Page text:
Minds of Microsoft

You might expect Microsoft Research to concern itself with the next version of Office, and you'd be right. But an AIDS vaccine?

There's a joke at Microsoft Research that designing the next version of Microsoft Office is like ordering pizza for 100 million people. No matter how you do it, a few million of them are going to complain.

But Microsoft Research (MSR) General Manager Kevin Schofield shrugs off the difficulty of designing technology for mass markets. "It's our job to understand user differences," he says.

Microsoft Research (MSR) General Manager Kevin Schofield

Microsoft Research (MSR) General Manager Kevin SchofieldThe research arm of Microsoft Corp. devotes considerable resources to the job. It has 750 researchers in 67 functional groups, from algorithms to wireless, in six labs, from Redmond, Wash., to Beijing. Schofield calls MSR "the world's largest computer science department."

Indeed, the scope of activities within MSR is stunning. A lot of the research is what you might expect, with computer scientists dreaming up a new widget for mobile communication, a new search algorithm aimed at topping Google or some new way to make Windows more secure. But MSR also engages in long-term fundamental research that might never produce revenue.

For example, it is working with several medical labs on the application of pattern-matching algorithms -- which it developed to recognize spam -- to the design of AIDS vaccines. "The reason that HIV is so resistant to our immune system is because it gets in a host and throws off many new mutations, so your body can't get a good, robust immunity to it," Schofield says. That's the sort of strategy used by spammers. A trial vaccine based on Microsoft's algorithms has just begun in vitro testing.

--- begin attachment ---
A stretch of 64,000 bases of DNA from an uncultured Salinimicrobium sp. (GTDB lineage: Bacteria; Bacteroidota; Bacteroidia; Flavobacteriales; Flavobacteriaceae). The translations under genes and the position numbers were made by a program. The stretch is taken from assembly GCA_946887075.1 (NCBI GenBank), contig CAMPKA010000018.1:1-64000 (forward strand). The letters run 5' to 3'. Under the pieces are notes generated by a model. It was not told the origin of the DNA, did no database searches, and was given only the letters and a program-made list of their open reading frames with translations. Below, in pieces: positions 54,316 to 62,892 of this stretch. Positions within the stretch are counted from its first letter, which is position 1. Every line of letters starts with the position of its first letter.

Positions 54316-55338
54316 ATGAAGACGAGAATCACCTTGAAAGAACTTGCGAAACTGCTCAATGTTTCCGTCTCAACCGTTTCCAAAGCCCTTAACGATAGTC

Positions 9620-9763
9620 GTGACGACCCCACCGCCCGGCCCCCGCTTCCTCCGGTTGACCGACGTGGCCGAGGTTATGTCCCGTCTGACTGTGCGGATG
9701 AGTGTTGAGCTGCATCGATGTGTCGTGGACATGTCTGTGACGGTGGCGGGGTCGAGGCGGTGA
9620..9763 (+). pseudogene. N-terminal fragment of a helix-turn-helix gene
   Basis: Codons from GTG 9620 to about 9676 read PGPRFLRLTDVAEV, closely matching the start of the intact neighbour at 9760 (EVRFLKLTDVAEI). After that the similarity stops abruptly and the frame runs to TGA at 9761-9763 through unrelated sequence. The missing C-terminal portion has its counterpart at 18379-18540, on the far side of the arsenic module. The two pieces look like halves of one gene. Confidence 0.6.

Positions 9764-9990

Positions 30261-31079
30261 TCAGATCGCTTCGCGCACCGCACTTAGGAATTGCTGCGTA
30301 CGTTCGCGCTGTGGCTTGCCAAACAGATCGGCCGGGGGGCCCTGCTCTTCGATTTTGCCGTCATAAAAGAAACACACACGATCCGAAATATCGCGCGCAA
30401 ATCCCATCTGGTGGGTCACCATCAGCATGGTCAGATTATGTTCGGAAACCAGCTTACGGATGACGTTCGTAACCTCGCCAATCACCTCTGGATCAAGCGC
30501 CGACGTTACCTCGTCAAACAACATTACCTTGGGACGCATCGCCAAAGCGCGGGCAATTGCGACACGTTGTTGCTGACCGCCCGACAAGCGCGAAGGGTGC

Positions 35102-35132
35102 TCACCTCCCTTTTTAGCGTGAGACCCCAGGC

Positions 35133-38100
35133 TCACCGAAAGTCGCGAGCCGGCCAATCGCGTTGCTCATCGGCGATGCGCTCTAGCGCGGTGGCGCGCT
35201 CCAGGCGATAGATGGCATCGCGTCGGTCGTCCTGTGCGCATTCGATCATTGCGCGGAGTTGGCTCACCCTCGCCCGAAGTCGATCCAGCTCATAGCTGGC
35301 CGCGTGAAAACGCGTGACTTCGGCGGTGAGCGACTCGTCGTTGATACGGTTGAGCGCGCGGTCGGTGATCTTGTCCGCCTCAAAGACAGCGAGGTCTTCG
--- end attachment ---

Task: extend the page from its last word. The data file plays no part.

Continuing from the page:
Tortoise or Hare?

Critics have said that Microsoft has been slow to respond to competition, such as open-source alternatives to its products and to upstart companies like Google. But Schofield says the company's huge research resources give it extraordinary agility. He says Microsoft, as a matter of policy, won't bid on government research projects -- such as those funded by the National Science Foundation and the Defense Advanced Research Projects Agency -- because they would tend to lock the company into a slow pace of research in certain areas. (He concedes that Microsoft doesn't need the money.)

As an example of Microsoft's agility, Schofield points to the company's development of its Web search engine, MSN Search. Two years ago, Microsoft outsourced search to Inktomi Corp., but it concluded that to survive against the likes of Google and Yahoo, it had to build its own search engine. The search developers immediately turned to MSR, Schofield says. "They knocked at our door and said, 'We are about to start a sprint; come help us.' Our research team said, 'Wow, we have a lot of work to do, but we know how to crawl, we know how to index information, we know the user experience for search, and so on.' We pulled out 35 to 40 researchers from across those areas, across all our labs, and 12 months later, we launched an Internet-scale search engine."

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